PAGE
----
Over the course of history only a select number of concepts have grown in universal importance through the centuries. There's a good chance that one that began here, will be one of them.
60 years ago today, February 24, 1956, a computer program created in the Town of Poughkeepsie demonstrated the very first practical example of artificial intelligence ever, and it was done on television. The self-learning program was the first of its kind, created by Arthur Samuel, during his time at IBM's Research Laboratory in Poughkeepsie. The computer it was running on was an IBM 704, also made here. Mr. Samuel created a checkers playing program that could improve by learning from its mistakes - which, even today is a remarkable idea. Eventually the program would work so well, that it could potentially play better than him, the person who created it. Also a mind-boggling idea - six decades later.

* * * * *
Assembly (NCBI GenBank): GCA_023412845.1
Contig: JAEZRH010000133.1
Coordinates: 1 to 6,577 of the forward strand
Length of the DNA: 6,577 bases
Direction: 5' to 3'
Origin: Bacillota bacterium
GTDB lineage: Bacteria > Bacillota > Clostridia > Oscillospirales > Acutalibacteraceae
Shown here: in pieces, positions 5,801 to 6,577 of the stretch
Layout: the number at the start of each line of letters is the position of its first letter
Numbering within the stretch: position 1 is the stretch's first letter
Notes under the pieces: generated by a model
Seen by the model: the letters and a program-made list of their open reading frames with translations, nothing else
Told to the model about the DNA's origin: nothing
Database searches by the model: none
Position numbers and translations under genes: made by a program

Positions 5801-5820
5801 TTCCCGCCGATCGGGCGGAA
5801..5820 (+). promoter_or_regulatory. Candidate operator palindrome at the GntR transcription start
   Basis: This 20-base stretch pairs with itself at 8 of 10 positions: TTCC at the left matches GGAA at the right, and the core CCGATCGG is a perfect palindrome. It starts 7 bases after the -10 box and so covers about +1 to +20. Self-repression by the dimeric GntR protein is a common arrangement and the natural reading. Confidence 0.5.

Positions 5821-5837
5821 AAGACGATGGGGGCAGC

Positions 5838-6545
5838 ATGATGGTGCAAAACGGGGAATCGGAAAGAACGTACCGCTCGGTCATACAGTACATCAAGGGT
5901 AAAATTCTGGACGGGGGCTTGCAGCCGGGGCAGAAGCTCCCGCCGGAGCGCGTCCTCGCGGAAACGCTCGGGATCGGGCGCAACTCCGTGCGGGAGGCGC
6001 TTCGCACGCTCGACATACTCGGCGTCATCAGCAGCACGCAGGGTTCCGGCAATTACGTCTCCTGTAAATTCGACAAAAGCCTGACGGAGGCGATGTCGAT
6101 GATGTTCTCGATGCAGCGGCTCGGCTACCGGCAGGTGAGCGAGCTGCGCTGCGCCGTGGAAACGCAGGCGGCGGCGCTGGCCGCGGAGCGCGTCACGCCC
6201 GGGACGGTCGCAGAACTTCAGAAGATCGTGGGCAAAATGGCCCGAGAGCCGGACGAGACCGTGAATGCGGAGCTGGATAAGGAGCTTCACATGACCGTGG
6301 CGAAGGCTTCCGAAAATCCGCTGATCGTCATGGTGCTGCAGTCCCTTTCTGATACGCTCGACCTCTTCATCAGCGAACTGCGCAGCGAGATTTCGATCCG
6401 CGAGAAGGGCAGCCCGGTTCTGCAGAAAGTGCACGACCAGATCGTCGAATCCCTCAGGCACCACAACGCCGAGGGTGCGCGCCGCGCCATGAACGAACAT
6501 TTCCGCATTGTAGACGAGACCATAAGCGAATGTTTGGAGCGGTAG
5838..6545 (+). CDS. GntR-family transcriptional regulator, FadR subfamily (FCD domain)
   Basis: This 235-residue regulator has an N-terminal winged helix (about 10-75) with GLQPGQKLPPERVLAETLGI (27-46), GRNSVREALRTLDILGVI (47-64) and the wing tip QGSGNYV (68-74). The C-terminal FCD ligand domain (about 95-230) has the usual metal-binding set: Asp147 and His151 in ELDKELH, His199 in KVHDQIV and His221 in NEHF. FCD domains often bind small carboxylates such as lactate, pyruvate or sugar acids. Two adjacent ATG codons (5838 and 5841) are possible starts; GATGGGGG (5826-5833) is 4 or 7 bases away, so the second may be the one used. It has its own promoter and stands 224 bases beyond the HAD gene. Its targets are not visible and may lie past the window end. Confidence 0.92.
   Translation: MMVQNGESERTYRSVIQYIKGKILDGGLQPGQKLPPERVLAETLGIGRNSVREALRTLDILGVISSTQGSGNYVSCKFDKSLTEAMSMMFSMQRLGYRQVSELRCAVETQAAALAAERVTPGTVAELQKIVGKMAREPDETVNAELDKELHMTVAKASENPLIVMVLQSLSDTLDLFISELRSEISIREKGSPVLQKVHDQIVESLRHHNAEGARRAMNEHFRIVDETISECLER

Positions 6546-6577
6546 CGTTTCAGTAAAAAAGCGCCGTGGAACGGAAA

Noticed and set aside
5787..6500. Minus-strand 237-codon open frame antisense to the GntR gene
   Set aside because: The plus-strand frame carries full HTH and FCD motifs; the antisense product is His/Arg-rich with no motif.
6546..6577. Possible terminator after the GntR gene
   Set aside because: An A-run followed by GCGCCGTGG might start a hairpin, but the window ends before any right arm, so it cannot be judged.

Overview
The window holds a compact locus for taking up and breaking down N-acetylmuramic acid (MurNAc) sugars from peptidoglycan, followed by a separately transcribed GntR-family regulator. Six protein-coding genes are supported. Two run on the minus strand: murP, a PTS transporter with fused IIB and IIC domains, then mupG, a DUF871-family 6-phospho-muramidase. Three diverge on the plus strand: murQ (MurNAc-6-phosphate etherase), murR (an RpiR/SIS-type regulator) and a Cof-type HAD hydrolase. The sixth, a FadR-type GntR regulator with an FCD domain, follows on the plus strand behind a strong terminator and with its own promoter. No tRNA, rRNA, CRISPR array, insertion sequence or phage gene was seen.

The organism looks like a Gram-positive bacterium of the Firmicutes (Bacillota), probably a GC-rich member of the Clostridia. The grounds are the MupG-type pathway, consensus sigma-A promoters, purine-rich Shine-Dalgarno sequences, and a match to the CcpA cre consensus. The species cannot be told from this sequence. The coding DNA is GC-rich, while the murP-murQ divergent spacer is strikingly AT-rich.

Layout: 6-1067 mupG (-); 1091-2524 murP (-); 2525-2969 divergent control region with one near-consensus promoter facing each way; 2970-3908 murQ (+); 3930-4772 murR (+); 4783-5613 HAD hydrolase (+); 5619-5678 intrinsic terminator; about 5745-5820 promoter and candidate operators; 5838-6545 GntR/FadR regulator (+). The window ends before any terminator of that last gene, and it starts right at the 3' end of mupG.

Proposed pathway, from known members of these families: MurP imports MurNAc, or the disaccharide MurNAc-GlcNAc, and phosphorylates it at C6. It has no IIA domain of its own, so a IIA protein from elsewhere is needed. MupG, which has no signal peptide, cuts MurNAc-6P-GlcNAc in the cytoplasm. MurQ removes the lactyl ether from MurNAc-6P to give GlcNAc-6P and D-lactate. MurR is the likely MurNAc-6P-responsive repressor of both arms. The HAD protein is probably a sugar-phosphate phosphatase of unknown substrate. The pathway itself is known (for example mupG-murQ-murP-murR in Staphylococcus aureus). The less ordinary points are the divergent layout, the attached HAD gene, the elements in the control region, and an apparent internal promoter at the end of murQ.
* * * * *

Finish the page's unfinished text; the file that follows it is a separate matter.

The concept of demonstrable machine learning was so profound at the time, that after the airing of the broadcast, IBM's company stock increased 15 points the following day - exactly how much the president of IBM estimated it would, when he learned of what Mr. Samuel had accomplished.
Fast forward to present day and artificial intelligence is everywhere now - spanning from any time a device recommends something you might be interested in, to online search engines and social media, to transportation, groundbreaking medical advancements, finance, automated assistance, space exploration, self-driving vehicles and beyond. The sky is limit as to where we may take it, and in turn, where it may take us, next.
Arthur Samuel's work here serves as a wonderful example of one person having an idea, and it having the capacity to change the world.